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Foreign Policy

An Unlikely Peace: Iran’s Quest for Nuclear Weapons is Likely to Lead to War

An Unlikely Peace: Iran’s Quest for Nuclear Weapons is Likely to Lead to War

“It is not in our hands to prevent the murder of workers…and families…but it is in our hands to fix a high price for our blood, so high that the Arab community and the Arab military forces will not be willing to pay it.” – Moshe Dayan, Warrior: the autobiography of Ariel Sharon

Iran’s Mahmoud Ahmadinejad addressing the Security Council. Rick Bajornas/UN

As Israel has faced the threat of Arab armies and Islamic terrorism throughout its history, it has struggled to maintain a strong deterrence in the Middle East, one that will prevent other countries in the region from continuing to attack and to kill Israeli citizens. One of today’s most important issues in foreign affairs is Iran’s quest to obtain nuclear weapons and how their journey towards nuclear dominance in the Middle East might bring America and Israel into the conflict.

In Israel this issue is arguably more pertinent than anywhere else. The fear of a second Holocaust at the hands of an unstable regime in Iran is feared by most every citizen in Israel and their government is doing everything in its power to prevent Iran from achieving that goal. From a country who has called Israel “a true cancer tumor on the region that should be cut off,” Israelis have every right to be afraid of Iran achieving their goal of nuclear weapons and Israel has every right to continue to defend against that threat.

Unfortunately, Israel is not facing nearby single nuclear reactors that are in the primitive stages of construction as they did when they destroyed Iraq’s Osirak reactor in 1981 and Syria’s al-Kibar reactor in 2007. Instead, Israel is facing multiple developed facilities in a country distanced much farther from Israel than either Iraq or Syria. In addition to these chilling factors, Iran also holds much sway in the popular opinion of the Muslim and the Arab world.

The Iranians have assets in Lebanon (Hezbollah) and Syria (funding of the Assad regime) and they have the ability to call on terrorists within the West Bank and the Gaza Strip if Israel were to attack Iran. Israel’s biggest fear after an attack on Iran is isolation from the rest of the world but if that isolation is felt before any attack is made, then Israel may be forced to defend its citizens through any means necessary with or without the consent of the international community.

As the United Nations continues to investigate Israel for actions it takes against terrorism in the region, such as the blockade of the terrorist stronghold in the Gaza Strip, atrocities against Israel are investigated on a more infrequent basis. The international community has much to fear from an isolated Israel. An Israel that feels backed into a corner without any friends in the international community is one that may lash out unilaterally in order to defend itself. One only has to look at the regional situation in 1967 to see that Israel will not hesitate to attack first and ask questions later.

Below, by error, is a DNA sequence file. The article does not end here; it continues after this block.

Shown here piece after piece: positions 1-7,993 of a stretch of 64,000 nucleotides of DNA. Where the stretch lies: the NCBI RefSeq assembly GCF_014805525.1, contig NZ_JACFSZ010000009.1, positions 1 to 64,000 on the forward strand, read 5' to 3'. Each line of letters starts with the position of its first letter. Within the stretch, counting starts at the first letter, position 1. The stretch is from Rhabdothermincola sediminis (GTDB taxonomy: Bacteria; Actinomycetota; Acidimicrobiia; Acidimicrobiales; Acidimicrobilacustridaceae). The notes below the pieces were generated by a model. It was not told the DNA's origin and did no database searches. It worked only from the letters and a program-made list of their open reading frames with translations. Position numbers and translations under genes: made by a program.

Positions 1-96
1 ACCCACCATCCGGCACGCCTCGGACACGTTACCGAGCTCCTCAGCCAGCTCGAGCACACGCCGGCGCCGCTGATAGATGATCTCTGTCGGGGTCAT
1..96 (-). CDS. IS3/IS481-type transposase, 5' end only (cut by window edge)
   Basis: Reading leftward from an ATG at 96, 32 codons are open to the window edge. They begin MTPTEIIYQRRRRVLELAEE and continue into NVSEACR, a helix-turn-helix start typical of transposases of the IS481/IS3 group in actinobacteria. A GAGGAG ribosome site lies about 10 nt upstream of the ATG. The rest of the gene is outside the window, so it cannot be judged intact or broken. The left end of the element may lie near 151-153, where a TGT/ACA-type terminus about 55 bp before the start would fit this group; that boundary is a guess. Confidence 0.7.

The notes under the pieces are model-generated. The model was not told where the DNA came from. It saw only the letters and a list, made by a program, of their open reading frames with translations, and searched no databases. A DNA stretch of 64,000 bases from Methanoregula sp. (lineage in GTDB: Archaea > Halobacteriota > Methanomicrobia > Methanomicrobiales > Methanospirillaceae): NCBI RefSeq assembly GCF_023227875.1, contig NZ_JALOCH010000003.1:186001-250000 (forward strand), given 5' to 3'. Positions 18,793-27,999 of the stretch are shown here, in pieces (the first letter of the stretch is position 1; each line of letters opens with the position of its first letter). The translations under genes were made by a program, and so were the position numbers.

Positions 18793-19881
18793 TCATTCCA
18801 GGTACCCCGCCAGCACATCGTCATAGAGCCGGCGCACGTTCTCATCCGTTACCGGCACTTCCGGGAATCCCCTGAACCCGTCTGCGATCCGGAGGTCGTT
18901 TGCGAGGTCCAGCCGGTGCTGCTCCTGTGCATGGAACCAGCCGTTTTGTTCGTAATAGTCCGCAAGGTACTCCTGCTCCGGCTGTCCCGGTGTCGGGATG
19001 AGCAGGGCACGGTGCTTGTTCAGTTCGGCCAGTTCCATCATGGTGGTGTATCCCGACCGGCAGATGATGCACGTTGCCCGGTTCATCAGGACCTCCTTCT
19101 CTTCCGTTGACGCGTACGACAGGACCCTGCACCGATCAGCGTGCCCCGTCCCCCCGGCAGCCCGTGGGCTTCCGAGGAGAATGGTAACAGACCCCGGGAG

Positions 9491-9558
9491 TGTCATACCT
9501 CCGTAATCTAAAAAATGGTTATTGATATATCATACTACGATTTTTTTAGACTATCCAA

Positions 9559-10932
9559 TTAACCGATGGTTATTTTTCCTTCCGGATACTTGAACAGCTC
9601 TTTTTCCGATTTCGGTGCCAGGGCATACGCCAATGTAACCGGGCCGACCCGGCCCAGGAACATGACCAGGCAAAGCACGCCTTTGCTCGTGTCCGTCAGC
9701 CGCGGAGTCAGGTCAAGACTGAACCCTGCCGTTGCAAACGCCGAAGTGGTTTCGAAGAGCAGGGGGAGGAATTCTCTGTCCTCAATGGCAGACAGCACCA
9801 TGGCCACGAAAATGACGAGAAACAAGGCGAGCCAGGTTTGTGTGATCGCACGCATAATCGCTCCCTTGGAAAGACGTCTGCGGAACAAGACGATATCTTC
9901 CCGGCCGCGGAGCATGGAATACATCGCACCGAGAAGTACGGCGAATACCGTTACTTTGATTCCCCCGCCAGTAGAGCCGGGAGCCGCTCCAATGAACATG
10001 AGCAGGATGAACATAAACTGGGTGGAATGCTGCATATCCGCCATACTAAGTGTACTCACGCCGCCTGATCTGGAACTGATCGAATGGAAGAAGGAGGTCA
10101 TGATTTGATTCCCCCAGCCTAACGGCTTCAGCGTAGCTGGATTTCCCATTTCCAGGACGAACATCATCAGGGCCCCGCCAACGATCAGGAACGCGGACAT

As a result of the present situation in the Middle East and a growing feeling within Israel they are becoming more isolated, the gears of war have begun to turn. The Iranian regime has declared they will blockade the Straits of Hormuz in the event of any attack on their nuclear facilities. Similarly, the United States has proclaimed that any act by Iran to block the Straits is an act of war and they will use the American fleet to force its reopening. As the Prime Minister of Israel, Benjamin Netanyahu recently said at the 2012 American Israeli Public Affairs Committee (AIPAC) policy conference in Washington D.C., “Responsible leaders should not bet the security of their countries on the belief that the world’s most dangerous regime won’t use the world’s most dangerous weapons.”

As Americans begin to realize that the sanctions placed on Iran will not stop their nuclear ambitions, the only remaining option will become clear. War or a conflict of some level of intensity with Iran is probable and America should prepare itself accordingly. The only way to end the Iranian nuclear threat permanently is through military action and if Israel is the one that attacks then America will be drawn into the conflict anyway if Iran closes of the Straits of Hormuz and the American fleet is forced to take military action to reopen it.

The rhetoric between Israel, Iran, and America has been escalating over the past year while Iran continues to pursue its quest for nuclear weapons. One of the only remaining options will be military action and it is only a matter of time as to when it will happen.

James B. Lewis is not a spokesperson, nor does he represent the opinions of the United States Army as a whole.

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